Current estimates indicate that, globally, around one third of the food produced for human consumption is wasted or lost.
In their report, the auditors examined EU action taken so far to reduce food waste and how the various policy instruments work. They found that the EU had not contributed to a resource-efficient food supply chain by combating food waste effectively.
The latest EU proposal for dealing with food waste, the creation of a platform, does not fully address the problems raised in their report, say the auditors.
Progress to date has been hampered by the lack of a common definition of “food waste”, and the lack of an agreed baseline from which to target reductions. This is despite repeated calls from the European Parliament, the Council, the Committee of the Regions, the G20 and others for the EU to help reduce food waste.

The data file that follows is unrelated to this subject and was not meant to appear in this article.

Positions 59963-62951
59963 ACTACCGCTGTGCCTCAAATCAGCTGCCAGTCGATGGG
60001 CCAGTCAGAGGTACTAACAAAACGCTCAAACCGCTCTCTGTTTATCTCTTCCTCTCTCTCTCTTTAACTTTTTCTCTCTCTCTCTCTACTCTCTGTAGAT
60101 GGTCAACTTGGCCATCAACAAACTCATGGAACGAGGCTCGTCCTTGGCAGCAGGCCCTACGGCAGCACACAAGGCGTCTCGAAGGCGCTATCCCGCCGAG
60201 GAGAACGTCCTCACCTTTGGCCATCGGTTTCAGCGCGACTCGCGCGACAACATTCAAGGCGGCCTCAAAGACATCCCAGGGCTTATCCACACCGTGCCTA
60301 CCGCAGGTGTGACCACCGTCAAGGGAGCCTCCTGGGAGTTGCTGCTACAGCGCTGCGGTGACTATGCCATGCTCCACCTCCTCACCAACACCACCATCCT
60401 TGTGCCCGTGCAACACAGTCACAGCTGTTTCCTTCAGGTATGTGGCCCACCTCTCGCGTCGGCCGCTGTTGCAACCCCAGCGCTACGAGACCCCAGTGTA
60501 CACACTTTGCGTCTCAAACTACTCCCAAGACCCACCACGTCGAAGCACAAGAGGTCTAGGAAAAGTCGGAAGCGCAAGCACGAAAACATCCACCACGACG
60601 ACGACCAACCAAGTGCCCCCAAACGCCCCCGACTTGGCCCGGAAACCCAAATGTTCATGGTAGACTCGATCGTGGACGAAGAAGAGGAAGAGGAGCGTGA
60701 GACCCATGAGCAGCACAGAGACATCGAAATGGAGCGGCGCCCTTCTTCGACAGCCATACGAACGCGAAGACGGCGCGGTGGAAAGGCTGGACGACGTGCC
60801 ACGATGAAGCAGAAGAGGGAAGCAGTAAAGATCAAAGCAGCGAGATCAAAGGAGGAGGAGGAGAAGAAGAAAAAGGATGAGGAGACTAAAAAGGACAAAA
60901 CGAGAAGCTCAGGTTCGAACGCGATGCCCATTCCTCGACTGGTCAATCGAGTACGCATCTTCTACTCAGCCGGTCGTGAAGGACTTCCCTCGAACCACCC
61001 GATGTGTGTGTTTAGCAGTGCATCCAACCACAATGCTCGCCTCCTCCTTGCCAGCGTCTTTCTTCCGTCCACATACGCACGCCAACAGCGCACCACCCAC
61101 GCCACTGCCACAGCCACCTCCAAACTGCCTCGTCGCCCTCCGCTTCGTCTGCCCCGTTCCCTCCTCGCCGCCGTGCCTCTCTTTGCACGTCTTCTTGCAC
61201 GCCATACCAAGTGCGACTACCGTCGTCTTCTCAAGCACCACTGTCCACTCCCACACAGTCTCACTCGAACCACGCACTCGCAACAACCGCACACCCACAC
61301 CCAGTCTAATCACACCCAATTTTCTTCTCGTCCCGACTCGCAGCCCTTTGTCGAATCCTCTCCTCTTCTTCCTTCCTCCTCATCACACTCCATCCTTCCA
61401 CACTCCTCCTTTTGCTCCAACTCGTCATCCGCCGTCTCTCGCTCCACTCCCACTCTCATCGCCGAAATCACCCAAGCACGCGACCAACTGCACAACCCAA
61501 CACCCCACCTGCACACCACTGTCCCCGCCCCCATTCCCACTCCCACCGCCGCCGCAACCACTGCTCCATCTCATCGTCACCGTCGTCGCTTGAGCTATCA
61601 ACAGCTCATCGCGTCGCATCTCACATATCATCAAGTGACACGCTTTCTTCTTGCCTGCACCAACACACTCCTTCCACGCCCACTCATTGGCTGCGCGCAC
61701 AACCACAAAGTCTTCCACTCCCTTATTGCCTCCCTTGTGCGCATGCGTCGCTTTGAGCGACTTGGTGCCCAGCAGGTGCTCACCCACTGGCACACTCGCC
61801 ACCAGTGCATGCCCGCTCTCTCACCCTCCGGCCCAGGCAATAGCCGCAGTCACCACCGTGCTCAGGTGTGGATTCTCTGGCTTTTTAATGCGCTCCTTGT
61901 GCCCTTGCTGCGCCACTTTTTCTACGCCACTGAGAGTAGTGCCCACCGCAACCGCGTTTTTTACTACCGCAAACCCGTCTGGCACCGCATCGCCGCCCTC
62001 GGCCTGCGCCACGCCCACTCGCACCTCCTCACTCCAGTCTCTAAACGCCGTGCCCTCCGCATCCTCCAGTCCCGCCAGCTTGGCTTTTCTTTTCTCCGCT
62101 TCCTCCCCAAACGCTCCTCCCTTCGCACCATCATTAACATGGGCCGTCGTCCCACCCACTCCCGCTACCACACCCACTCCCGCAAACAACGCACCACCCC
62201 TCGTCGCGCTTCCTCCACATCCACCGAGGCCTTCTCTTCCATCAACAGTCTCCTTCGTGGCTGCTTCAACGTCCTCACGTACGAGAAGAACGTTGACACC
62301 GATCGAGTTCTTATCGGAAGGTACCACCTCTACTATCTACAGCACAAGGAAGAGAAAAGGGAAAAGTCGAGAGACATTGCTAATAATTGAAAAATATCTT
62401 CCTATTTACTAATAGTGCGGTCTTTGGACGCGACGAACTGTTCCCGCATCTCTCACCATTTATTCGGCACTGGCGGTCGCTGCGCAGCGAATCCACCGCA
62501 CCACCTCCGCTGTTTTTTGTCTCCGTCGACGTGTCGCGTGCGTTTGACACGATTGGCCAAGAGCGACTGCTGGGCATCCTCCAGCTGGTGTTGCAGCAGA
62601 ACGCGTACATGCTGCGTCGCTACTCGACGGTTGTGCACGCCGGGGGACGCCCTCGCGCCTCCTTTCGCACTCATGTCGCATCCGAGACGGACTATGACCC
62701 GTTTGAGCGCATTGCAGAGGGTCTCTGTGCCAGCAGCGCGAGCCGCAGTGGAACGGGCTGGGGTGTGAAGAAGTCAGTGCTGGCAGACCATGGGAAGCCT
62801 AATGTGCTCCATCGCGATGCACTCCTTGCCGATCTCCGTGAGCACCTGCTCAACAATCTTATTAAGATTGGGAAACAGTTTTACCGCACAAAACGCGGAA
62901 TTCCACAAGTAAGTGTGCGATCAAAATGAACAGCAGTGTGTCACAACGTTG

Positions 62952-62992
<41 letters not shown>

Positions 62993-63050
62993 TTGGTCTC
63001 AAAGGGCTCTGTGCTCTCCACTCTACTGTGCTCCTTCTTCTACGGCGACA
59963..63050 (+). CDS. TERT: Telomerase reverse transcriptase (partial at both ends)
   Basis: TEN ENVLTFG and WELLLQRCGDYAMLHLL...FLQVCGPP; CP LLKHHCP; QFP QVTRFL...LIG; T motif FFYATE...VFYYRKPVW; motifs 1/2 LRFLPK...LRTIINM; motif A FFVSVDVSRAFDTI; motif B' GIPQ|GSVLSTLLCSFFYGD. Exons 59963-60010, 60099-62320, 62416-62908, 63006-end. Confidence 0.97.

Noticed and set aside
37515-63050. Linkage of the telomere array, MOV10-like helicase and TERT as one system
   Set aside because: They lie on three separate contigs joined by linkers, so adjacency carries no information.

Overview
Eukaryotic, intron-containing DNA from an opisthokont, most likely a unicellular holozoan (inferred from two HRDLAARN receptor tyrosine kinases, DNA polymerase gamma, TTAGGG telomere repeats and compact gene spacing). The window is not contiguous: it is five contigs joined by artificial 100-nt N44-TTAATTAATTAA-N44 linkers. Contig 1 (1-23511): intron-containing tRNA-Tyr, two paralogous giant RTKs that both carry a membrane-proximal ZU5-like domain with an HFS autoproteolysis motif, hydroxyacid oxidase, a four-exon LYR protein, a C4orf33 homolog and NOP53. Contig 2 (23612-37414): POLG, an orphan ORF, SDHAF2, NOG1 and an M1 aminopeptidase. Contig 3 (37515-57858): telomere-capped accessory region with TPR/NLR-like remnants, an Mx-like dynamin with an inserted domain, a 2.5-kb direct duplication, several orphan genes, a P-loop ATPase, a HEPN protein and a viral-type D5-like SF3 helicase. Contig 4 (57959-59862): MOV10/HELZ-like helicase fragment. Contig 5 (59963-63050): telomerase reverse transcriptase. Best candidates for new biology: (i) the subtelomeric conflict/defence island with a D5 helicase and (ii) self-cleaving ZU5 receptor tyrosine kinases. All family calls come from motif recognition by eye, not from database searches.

“Our report to the Commission identified a number of missed opportunities and potential improvements which would not require new legislative initiatives or more public money”, said Bettina Jakobsen, the member of the European Court of Auditors responsible for the report.
“But by focusing its efforts on establishing a platform, the Commission again misses an opportunity to deal effectively with the problem. What we need now is better alignment of existing policies, better coordination, and a clear policy objective to reduce food waste.”
You can view the full report by clicking here.